IT’S the sort of job that hasn’t cropped up in our editorial diary for quite a while now, but back in 1849 came with the territory. For when the newspaper’s crime correspondent arrived in the office on Monday,

March 26, that year he was told to grab his nib pen and pop along to Castle Street to cover a public execution at Worcester County Jail.

In those days it would have been our weekly sister paper Berrow’s Worcester Journal on the case and from the subsequent account of proceedings one can only assume the editor told his reporter to  “give it

a bit of colour”.

Getting his neck stretched that miserable morning was Robert Pulley, an odd ball character who lived rough around the village of Drakes Broughton, midway between Worcester and Pershore. He had been convicted

by a jury at Worcester Assizes, which took just ten minutes deliberating its verdict, of killing 15-years-old local girl Mary Ann Staight.

Pulley, who was 49 and only about 4ft 8ins tall, was fixated with Mary Ann, but had a very strange way of showing it. Whenever they encountered each other in the village he would hurl insults at her calling

the girl “my little whore”. “You want your bloody head broke”, was probably one of his milder epithets.

Quite apart from the age difference and his wayward existence, this hardly endeared Pulley to Mary Ann and she rebuffed him, basically by ignoring him. Thus slighted, he took extreme offence. He waited until

she went to the village shop one evening and emerged from the dark to beat her around the head with a thick stick until she was dead. The crime took place down the lane opposite Drakes Broughton’s Plough and Harrow inn. It leads to an area called Windmill

Hill and is still known as Bob Pulley Lane today

The murder weapon turned up only three days later when a heavy stick was discovered in a nearby ditch with some of Mary Ann’s hair stuck to it. The distinctive stick had once belonged to a Mr Panter, but disappeared

some time before when he employed Robert Pulley to do work for him.

Berrow’s Journal reported: “A local man Robert Pulley was immediately  suspected because it appeared he had a grievance against Mary Ann and expressed aversion and ill will towards the poor girl and had made

various threats to kill her, which were said to have originated from his failure to win her affections and favours.”

The trial jury unanimously agreed and so after Pulley’s appeal to commute his death sentence was rejected, execution day arrived and with it the BJ reporter, who must have clambered out of bed before dawn

because the action began early. He started his piece: “By five o’clock many people were beginning to assemble outside the Gaol and began to take up the most favourable  positions they could find in Infirmary Walk and its vicinity. As the morning wore on the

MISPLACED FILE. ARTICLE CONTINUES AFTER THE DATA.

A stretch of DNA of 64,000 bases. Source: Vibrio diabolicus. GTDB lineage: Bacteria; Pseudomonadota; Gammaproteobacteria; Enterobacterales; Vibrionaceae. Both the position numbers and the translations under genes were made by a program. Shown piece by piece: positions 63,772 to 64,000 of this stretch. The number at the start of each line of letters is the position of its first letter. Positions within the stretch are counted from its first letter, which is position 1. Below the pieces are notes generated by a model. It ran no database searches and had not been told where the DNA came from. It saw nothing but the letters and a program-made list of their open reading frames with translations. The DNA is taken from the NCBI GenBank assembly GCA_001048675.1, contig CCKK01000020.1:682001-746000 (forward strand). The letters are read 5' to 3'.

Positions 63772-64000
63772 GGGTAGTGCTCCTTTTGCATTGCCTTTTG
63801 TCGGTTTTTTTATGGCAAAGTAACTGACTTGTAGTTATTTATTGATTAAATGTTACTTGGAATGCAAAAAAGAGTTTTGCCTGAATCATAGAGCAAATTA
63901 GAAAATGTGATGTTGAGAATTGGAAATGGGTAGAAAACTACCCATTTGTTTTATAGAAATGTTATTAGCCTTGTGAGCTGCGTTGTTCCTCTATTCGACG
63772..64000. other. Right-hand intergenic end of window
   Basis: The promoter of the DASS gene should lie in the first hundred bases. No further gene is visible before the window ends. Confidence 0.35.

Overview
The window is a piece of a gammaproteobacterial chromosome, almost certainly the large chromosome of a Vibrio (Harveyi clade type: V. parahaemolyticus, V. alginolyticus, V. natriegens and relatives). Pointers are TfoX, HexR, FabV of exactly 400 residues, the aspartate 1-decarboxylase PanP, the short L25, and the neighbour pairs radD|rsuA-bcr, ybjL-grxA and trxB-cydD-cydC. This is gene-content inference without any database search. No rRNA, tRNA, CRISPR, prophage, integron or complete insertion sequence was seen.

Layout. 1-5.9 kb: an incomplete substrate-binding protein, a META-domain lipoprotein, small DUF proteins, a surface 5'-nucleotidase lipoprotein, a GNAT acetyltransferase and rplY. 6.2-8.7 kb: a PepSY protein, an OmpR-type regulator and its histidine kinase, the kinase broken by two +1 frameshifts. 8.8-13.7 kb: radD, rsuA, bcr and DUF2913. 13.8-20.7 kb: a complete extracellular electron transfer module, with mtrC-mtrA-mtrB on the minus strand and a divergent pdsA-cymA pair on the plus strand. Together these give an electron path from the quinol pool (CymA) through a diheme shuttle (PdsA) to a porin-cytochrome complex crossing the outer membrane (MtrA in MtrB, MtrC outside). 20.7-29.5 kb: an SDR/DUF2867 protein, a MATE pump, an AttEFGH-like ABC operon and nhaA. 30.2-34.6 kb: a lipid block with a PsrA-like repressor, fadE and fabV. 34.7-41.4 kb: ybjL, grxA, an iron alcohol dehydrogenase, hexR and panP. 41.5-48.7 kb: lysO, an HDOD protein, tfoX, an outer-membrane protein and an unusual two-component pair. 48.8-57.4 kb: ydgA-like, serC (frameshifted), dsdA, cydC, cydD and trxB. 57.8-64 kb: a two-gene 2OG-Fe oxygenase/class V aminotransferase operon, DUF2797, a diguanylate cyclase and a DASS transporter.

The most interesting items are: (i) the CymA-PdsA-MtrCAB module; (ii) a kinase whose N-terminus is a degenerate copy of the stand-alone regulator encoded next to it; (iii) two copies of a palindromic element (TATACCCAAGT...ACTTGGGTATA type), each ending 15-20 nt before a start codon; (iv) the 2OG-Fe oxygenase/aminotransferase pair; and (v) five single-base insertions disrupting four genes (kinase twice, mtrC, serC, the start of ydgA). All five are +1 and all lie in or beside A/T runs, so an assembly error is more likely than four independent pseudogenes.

crowd increased and by seven o’clock a large concourse had assembled. Vast numbers of persons in every available vehicle were continually arriving, especially from the Pershore district.

“Cart after cart brought its load of human beings and as the time fixed for the execution drew near every place from whence a glimpse of the scaffold could be obtained was completely crowded. Very large numbers

also arrived from Birmingham.”

There then followed a few paragraphs which gave an interesting insight into the social behaviour of the day:

“With the exception of a few of the very lowest class of persons, the mass behaved very orderly. But we fear from the levity which we witnessed that the moral effect of the scene was quite lost upon the multitude,

who eventually had come to look upon it as a spectacle, or a matter of amusement or curiosity and were actuated by the same feeling as if they were witnessing a theatrical entertainment.

“Among the crowd we were aggrieved to see many apparently respectable females and so powerful was the incentive which brought them there, that numbers of them that could find no-one to take care of their children

at home, actually brought them with them. Hundreds of women with children in their arms stood for hours exposed to all the boisterousness and ribaldry of a mob composed of some of the very worst specimens of humanity.”

As noon approached, the already grim event took an even more macabre turn when all the male prisoners in the jail were herded into an area called the debtors yard and arranged in rows to witness the execution.

All the women prisoners filed into another enclosed yard and were also told to watch.

Then Robert Pulley was brought to the gallows to meet his executioner. “This dreaded personage was enveloped from head to toe in a dark gloomy coloured cloak, which entirely covered the whole of his person,”

read the report. “The lower part of his face was muffled in a capricious handkerchief and a cap slouched over his head and eyes, most effectively disguising his countenance.”

As the jail bell began to toll, Pulley and his executioner, accompanied by several civic officials, made their way up a short flight of steps to the press room where the black painted gallows had been erected.

Pulley’s arms and hands were pinioned to his body and his necktie loosened.

The newspaper story concluded: “On reaching the platform, the prisoner was positioned beneath the beam and the cap placed on his head. The executioner then soaped the rope well with soft soap and positioned

it over Pulley’s head. Everything being ready the drop was released. The body remained suspended in the air for a few moments quite motionless. But then a few tremors in the legs were observable. Shortly afterwards it heaved convulsively four of five times

and then remained without motion and Robert Pulley was no more.”

So it was entertainment over, everyone back in their cells, mothers take your children home and the crime correspondent returned to his desk

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